I've maybe I'm convinced you at least to look into whether library operating systems make it easier to do systems development and I hope that you will have a language that you like enough that you think that it might be nice to be able to talk to you to be able to build some of these operating systems and things in it and I would like to convince you that the newly use your language tools makes it easier to do a good job of building these models that you may wanna use found for these systems the sorts of tasks so lover operating systems and uh there's a really interesting implementation of the ideas behind by reordering systems in the wrong kernel project which was 1 of projects and in that BST to take the I take the kernel drivers of basically to making that BST be more like a library operating system and the person to put the time for doing this as i tweeted and fairly recently that his original motivation for doing this was to make it possible actually to debugging and testing for these kernel drivers because once you have these devices in isolation and many can maybe run them in user space or even run them just by themselves in some other kind space it's much easier to and make conclusions about how the behaves in the presence of certain kinds of uh certain kinds of input so the test that we write from Araujo as they look just like really boring unit tests for any other bit of OCaml code that we might write this is on this is a test of something that I get so is that it is wrong in a lot of implementations of TCP which is options padding and it is very very boring a bits that you want us a lot of them and not screw up especially if you're a memory unsafe language which luckily enough camel were not if feature of this code is that it is boring man and the environment in which you run it is also very boring we just run as normal in a normal test framework the way that we normally run tests we monitor so the special test harness and we just execute testing then execute them no drama another thing that we can do when all of these implementations are just individual libraries is we can decide OK and there is the normal library for doing some specific thing that is going to do its best to implement spec or whatever but for my testing purposes I want 1 that's kind of broken I once I want that does something unexpected so I can see all my application dies when an unexpected thing happens the so in modulus we've had come up with a several sort of fun I guess if you like to break stuff custom implementations of various things like network interfaces that always have new packets waiting on a day and they were really nice thing to be able to do is always be able to serve us about the random number generator that something might be looking at so all your tests can be deterministic and even if they're not cooperating with you and they wanna go read from a read from some source that you haven't set up In the same vein you can imagine that having entropy sources that always block is interesting and the code of the application code often fails in lots of situations like when the file system is full or block devices busy or on the you gets short reads from the network or maybe you have maybe a DNS has been hijacked and you wanna make sure that you don't do something stupid in that situation when you do when on the implementation so you have for these things are just modules it's really easy to drop in 1 that's broken in a way that you think school in some more stuff that we can do that is maybe a little bit less obvious so in a conventional operating system you have a whole bunch of global states on and the way that were used to interacting with this whole bunch of global state about how the system is running is we open up the shell and we say OK let me poke around in here and see what's going on in the context of a unit kernel we can now we do we have access to the state that these modules are keeping track of we have access to have that status surface so instead of us having to go in and like try to think of what a look at what can we figure out the the application is doing something weird in this way water all of the things that we can think of the massive set of global state in the operating system that might be affecting how the application is behaving we can has we know the operating system tell us what state it's in and more even more interestingly why it's in that state and we did some experiments I'm putting up using this library ermine which is a distributed data store and that presents interfaces that look a lot like get out of it too is sort of see OK 1 of every change we made to the library to the operating system state had a commit message so everything I wanted to change anything about anything about the state would have to tell us why and we get a log of Y and if we wanted to change ourselves we could commit to it and say why we did it and then see what changes in the running us and a running application another interesting thing is I so I mentioned that we have that we have schedule is that we can swap out well what if our schedule left a traces of what it was doing and we had someone in a project and Thomas Leonard wrote a really nice visualizer of on all of the decisions that the scheduler that the cooperative on multitasking titular makes an entomologist applications is it you I shared memory buffer and then you can examine it interactively in 2 dimensions to see OK this thread failed y and a couple more things so you might say OK in you've convinced me that I don't need the operating system anymore but it's only a hypervisor this thing at a high is also not a tiny bit of code like that's a pretty big dependency as well so we think about that smart guy and I say well we can discover hypervisors to there's a really interesting project called so 5 of which has a has a component you KVM which takes the device requirement information that we surface when writing his configuration documents from Roger assumed kernels and says I OK he said you don't need a network device I'm not surfacing anything about network devices to you as far as you know this hypervisor doesn't know in workers ultimately of there's a link to that project on slide I think it's a it's a very interesting project in very cool and that we have a little bit more ongoing work and we have a lot more ongoing work for opening up more hypervisors so that you can run it more unit kernels on more desktops and some work on taking these libraries and using them outside of the context of library systems there's nothing that says that you have to use them only in this context in use them where you want to do whatever you want and within doing a lot of interesting work with cubes OS and Q to us is a desktop operating system running on my laptop right now is powering the slides before you on where the conceit is that you want you have a whole bunch of different virtual machines to the I for separation of concerns between the different things that you're doing and a problem in cubes OS is that if you do all this with conventional operating systems and you need a lot of a lot of hard drive space which they solve in part by doing some sharing and you need a lot of memory as the ends so it's really nice to be able to have something smaller both in terms of science and in terms of memory consumption so we've had a whole bunch of small projects to replace small bits of other things in gives us that run on a big fat Linux extends with real tiny unit kernels the most I was widely used and successful 1 has been cues Mirage firewall which I'm using right now and I replaced of tariff listed Fedora the and that needed like I think I get to days memory or something no not that much like 5 gigs 500 bag of memory with unit kernel that needed 32 we have a lot of other projects that are ongoing right now but if you're if you're interested anyone see this slide later on I can pull back up for you but you idiot know here there is plenty of interesting stuff to do with Open systems in new kernels there's plenty of space here and I'm I'm interested in hearing your ideas I think we have like maybe enough time for a question but I think a lot for your time if thank you very much indeed uh we actually have time for 1 question and we're going to pick the 1 from the signaling July the Internet because those guys can't catch up with you later all no question from you don't know that we can have 1 question of microphone 1 if you click if I'm happy explored using capability based languages for example and there's a project called Emily which is the capability based on version of a camel and that provides more isolation between and processes so you can reason more easily about arms of what parts of your application and can use what state the and I personally haven't l I'd I had heard of Emily but I didn't realize that it had that interesting features so I should for sure look at thinking if that's all the time we have we're moving more questions please catch up with mean old sites delictual um thank you Delaney and give a real world of people's have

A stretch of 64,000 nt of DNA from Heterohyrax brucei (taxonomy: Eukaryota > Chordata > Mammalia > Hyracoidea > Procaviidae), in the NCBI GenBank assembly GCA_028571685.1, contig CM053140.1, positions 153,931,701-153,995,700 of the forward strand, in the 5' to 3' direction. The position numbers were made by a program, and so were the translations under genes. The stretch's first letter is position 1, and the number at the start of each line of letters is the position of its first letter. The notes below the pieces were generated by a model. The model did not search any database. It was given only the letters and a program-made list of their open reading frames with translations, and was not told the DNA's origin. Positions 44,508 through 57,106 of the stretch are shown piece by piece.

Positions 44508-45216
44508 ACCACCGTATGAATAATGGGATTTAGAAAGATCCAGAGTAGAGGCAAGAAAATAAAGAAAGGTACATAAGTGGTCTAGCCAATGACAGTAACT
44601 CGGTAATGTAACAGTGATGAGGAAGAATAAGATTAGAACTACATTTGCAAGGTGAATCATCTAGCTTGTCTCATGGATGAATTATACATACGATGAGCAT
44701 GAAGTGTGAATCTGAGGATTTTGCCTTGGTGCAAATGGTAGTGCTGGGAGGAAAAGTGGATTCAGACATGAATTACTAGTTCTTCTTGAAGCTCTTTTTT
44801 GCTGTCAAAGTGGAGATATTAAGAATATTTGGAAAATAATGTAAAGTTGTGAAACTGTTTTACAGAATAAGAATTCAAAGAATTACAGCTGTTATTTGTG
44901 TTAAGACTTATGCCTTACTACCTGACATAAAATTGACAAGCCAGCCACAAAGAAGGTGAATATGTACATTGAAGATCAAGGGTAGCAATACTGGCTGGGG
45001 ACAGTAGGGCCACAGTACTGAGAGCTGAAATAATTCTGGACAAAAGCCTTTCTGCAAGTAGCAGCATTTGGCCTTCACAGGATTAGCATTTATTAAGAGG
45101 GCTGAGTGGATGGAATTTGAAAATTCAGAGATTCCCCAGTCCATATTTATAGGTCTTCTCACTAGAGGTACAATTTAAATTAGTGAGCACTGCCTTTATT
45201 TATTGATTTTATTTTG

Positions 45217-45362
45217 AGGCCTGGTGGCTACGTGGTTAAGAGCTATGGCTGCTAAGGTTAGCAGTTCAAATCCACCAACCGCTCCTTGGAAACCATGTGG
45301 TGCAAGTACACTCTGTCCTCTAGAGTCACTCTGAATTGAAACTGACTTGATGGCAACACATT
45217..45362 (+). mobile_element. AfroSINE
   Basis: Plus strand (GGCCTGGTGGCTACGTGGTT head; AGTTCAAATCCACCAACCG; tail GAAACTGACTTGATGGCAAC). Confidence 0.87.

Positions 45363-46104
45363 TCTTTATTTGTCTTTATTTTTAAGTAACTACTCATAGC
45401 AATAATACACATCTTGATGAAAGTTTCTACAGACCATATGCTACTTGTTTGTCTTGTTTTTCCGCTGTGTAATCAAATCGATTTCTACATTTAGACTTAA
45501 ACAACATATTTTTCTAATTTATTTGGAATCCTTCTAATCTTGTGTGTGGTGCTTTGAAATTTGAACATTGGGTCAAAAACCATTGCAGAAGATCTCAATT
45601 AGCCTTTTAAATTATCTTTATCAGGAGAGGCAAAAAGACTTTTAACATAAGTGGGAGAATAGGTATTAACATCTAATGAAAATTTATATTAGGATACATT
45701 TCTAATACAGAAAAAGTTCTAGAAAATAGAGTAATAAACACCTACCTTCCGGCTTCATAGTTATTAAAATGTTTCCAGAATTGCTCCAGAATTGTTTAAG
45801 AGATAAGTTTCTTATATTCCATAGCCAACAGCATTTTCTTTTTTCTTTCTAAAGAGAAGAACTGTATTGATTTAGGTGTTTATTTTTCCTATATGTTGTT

fans thank you for the past ftx disease the top 10
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Metadaten

Formale Metadaten

Titel library operating systems
Untertitel reject the default reality^W abstractions and substitute your own
Serientitel 34th Chaos Communication Congress
Autor Preston, Mindy
Lizenz CC-Namensnennung 4.0 International:
Sie dürfen das Werk bzw. den Inhalt zu jedem legalen Zweck nutzen, verändern und in unveränderter oder veränderter Form vervielfältigen, verbreiten und öffentlich zugänglich machen, sofern Sie den Namen des Autors/Rechteinhabers in der von ihm festgelegten Weise nennen.
DOI 10.5446/34818
Herausgeber Chaos Computer Club e.V.
Erscheinungsjahr 2017
Sprache Englisch

Inhaltliche Metadaten

Fachgebiet Informatik
Abstract Traditional models of application development involve talking to an underlying operating system through abstractions of its choosing. These abstractions may or may not be a good fit for your language or application, but you have no choice but to use them - you can only layer more abstractions on top of them, to try to lessen the pain of a bad match. Library operating systems let you write applications that use better abstractions in your own language - either someone else's abstractions, or your own.
Schlagwörter Resilience